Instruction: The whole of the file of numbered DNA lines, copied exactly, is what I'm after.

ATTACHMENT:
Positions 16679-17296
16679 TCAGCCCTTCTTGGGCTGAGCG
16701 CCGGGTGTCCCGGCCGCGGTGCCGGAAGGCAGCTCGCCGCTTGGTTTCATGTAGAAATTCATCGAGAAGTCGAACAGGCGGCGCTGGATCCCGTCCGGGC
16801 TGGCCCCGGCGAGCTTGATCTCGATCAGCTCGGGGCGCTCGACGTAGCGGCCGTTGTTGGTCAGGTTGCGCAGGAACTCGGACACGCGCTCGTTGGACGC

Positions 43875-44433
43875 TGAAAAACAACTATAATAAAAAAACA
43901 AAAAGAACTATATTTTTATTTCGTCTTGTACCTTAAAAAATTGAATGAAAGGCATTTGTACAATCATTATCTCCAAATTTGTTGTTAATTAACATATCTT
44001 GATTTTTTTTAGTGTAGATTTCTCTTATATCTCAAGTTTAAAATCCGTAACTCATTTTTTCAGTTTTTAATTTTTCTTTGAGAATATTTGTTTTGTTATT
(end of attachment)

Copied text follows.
Positions 16679-17296
16679 TCAGCCCTTCTTGGGCTGAGCG
16701 CCGGGTGTCCCGGCCGCGGTGCCGGAAGGCAGCTCGCCGCTTGGTTTCATGTAGAAATTCATCGAGAAGTCGAACAGGCGGCGCTGGATCCCGTCCGGGC
16801 TGGCCCCGGCGAGCTTGATCTCGATCAGCTCGGGGCGCTCGACGTAGCGGCCGTTGTTGGTCAGGTTGCGCAGGAACTCGGACACGCGCTCGTTGGACGC

Positions 43875-44433
43875 TGAAAAACAACTATAATAAAAAAACA
43901 AAAAGAACTATATTTTTATTTCGTCTTGTACCTTAAAAAATTGAATGAAAGGCATTTGTACAATCATTATCTCCAAATTTGTTGTTAATTAACATATCTT
44001 GATTTTTTTTAGTGTAGATTTCTCTTATATCTCAAGTTTAAAATCCGTAACTCATTTTTTCAGTTTTTAATTTTTCTTTGAGAATATTTGTTTTGTTATT